Manazuru is the first novel by Hiromi Kawakami that is available in English. She has been one of Japan’s most celebrated novelists since her first short story came out in 1994. I have read another one of her novels a couple of years ago. Many of her books are available in German and in French. (If you love literature in translation, especially Japanese literature, and you are able to read German and/or French, you have much more choice. I have for example read Hotel Iris by Yôko Ogawa, that came out last year in English, in a French translation almost ten years ago.).
The first novel by Hiromi Kawakami that I read is called Herr Nakano und die Frauen (Mr Nakano and the Women.) It’s a wonderful novel. A lot of what I liked in Herr Nakano is present in Manazuru too, still I wonder why they chose this novel to introduce Kawakami to English-speaking readers. Mr Nakano would have been a much better choice as it is much more typical for her writing. There are supernatural or dreamlike elements in Manazuru which are not present in her other books and which reminded me more of Murakami.
Manazuru is not easy to describe. It’s a mysterious book, filled with a dreamlike mood, shifting realities. Something very soft and gentle pervades it. Still it’s very realistic. The story is told by Kei, a young woman who lives with her daughter and her mother in an apartment in Tokio. The three women live a very peaceful live, they share many intimate moments, cooking and eating together, stitching and knitting. They treat each other kindly but each of them leads her own life, of which the others know nothing. Kei thinks a lot about her relationship to her daughter and how unique it is. How she doesn’t love anyone like her with so much awkwardness. She thinks about what it means to have a child, physically. To feel her emotions because they once shared a body.
Kei’s husband Rei has disappeared ten years ago. Although she has been in a happy relationship with a married man, she has never forgotten her husband. She wonders always where he has gone, why he left or what has happened to him. At the beginning of the novel she decides to travel to Manazuru, a little seaside town where Rei has disappeared. When she arrives she feels a strange presence. A woman follows her, a woman who seems to be a ghost, whose density changes constantly. Sometimes the woman is just a shadow, sometimes Kei can touch her. She thinks this woman knows what happened to Rei.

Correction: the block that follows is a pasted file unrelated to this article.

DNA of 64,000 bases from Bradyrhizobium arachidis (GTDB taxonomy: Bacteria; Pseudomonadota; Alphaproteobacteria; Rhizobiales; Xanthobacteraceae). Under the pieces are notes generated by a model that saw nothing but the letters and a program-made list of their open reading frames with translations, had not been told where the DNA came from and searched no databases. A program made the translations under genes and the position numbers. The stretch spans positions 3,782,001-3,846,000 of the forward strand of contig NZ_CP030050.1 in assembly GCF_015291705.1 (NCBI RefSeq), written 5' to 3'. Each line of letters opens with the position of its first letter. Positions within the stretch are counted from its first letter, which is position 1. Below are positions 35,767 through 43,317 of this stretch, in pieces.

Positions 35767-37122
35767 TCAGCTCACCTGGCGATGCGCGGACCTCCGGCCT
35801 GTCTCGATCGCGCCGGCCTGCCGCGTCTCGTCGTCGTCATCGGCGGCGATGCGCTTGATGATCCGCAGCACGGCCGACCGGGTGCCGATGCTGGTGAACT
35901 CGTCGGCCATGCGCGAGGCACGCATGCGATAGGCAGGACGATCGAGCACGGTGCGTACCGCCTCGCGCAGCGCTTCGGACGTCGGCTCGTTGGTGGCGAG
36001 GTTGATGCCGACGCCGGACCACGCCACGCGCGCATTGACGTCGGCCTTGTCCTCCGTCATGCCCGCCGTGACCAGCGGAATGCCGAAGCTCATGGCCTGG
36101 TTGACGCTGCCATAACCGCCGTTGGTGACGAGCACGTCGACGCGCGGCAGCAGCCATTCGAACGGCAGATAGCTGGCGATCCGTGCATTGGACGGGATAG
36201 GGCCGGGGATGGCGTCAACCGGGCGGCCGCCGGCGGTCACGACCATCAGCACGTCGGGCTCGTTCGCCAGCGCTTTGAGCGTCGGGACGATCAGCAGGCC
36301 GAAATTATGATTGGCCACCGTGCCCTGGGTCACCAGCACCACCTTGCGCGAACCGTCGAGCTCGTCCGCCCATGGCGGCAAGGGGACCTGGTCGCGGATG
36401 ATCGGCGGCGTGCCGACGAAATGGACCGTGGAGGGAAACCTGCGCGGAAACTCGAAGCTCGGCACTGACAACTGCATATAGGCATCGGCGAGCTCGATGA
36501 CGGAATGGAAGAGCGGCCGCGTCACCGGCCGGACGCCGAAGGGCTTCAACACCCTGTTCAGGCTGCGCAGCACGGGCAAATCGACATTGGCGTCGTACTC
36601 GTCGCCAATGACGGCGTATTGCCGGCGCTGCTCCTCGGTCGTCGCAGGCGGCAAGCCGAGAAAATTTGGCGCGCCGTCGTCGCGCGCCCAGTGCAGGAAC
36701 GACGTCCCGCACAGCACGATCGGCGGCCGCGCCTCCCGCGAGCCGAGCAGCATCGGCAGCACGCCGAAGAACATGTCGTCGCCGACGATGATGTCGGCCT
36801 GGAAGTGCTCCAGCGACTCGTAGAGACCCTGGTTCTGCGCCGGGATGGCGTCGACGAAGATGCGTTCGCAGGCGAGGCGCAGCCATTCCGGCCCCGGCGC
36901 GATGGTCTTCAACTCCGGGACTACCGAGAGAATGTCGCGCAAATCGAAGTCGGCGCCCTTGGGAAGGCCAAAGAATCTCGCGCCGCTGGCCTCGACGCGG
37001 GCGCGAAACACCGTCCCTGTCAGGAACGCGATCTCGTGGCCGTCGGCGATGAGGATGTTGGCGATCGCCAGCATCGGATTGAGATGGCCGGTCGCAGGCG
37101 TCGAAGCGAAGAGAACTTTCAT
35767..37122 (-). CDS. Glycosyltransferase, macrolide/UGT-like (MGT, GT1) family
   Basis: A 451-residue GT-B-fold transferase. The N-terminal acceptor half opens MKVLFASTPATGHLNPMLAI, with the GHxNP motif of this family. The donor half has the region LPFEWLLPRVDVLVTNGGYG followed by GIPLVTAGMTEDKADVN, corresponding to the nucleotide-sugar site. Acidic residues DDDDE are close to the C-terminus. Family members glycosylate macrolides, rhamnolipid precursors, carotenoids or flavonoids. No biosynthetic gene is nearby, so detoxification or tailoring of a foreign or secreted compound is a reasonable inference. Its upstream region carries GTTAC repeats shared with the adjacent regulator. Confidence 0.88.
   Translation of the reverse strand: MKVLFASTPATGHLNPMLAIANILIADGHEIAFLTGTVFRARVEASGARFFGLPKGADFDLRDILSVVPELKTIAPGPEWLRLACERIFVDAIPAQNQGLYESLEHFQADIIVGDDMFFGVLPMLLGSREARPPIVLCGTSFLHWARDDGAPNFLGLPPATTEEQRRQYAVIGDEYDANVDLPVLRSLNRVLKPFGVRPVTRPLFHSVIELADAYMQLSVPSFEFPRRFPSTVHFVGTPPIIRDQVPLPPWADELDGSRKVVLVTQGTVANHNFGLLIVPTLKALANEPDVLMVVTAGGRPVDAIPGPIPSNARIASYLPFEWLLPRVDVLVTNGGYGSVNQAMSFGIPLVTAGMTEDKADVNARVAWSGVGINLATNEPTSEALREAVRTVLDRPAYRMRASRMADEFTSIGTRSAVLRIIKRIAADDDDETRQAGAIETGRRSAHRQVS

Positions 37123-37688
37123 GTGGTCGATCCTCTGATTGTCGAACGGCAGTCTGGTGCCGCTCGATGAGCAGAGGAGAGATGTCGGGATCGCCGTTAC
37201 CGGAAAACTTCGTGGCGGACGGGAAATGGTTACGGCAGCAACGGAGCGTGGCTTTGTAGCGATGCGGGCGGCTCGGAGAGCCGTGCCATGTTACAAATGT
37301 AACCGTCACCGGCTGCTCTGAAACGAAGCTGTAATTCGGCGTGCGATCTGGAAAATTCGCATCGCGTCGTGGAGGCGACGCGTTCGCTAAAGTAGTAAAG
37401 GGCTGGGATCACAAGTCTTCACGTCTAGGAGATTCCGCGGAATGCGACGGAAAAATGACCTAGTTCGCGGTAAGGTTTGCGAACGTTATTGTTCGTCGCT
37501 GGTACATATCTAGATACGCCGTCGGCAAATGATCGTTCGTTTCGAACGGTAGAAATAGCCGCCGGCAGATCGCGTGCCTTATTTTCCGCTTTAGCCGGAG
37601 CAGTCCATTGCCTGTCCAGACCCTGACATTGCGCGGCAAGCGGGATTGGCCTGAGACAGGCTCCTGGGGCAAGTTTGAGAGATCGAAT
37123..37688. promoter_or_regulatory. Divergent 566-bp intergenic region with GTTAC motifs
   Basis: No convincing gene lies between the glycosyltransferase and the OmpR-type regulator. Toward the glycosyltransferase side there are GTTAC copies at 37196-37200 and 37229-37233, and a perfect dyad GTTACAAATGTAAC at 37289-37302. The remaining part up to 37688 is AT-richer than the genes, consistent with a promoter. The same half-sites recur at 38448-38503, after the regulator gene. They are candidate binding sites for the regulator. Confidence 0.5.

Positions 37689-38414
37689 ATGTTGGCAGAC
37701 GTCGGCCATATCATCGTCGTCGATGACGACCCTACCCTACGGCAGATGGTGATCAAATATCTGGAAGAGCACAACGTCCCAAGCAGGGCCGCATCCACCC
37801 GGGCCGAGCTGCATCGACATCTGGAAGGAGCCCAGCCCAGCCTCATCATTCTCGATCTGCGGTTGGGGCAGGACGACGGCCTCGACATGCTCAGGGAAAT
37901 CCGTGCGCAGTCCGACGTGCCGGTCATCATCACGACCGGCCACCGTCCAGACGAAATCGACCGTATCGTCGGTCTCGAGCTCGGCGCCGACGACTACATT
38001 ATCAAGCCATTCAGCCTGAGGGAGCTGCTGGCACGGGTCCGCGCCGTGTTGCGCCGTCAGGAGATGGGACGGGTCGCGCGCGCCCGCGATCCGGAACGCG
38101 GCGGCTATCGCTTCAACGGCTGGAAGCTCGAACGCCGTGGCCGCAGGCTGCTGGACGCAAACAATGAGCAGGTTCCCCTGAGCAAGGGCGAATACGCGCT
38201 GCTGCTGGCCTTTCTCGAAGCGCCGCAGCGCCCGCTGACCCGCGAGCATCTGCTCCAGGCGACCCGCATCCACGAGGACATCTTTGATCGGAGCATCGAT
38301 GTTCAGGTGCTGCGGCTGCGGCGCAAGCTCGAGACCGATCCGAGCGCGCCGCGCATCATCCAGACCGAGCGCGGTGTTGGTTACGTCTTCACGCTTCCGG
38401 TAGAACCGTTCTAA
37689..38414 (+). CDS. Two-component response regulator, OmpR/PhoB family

Kei takes many trips to Manazuru all through the novel. Sometimes with Momo, her daughter, mostly on her own. Whenever she arrives there, she is in a dreamlike state that brings her very close to Rei. During her last trip she finds another village that is like a ghost village. Cranes are sitting on the dilapidated roofs (Manazuru means crane btw..) The houses have been abandoned. She thinks about the fact that an empty house is at first just empty but then, after several years, it gets a life of its own. Ivy will grow inside. Weeds and many other plants will take over. It’s a bit like Kei herself after Rei abandoned her. At first there was emptiness and loneliness and then she became someone else.
I liked Manazuru a lot because of its mood and because of the importance of moods. Kei doesn’t so much analyze her feelings or thoughts as describe her moods. They shift ever so lightly, just a little bit. They have the subtlety of scents, the same fleetingness.
What I love in Kawakami’s writing in general is her ability to capture those intimate moments in which hardly anything happens or is said, those moments during which people are sitting together, without talking and it still feels intimate and meaningful.
Hiromi Kawakami is one of the best authors to start with for someone who isn’t familiar with Japanese writing because she is such a gentle writer. Her books are lovely and even tragic elements are toned down. We know her characters will make it in the end, move on, find meaning and all that stays from a tragic event is a feeling of bitter-sweet regret but no despair.
I read the book in German. I really love the cover. The woman is blurred, only the little flowers, (Immortelle, I think) at the bottom of the picture are in focus. It captures the mood of this novel much better than the English one in which the focus is on the woman.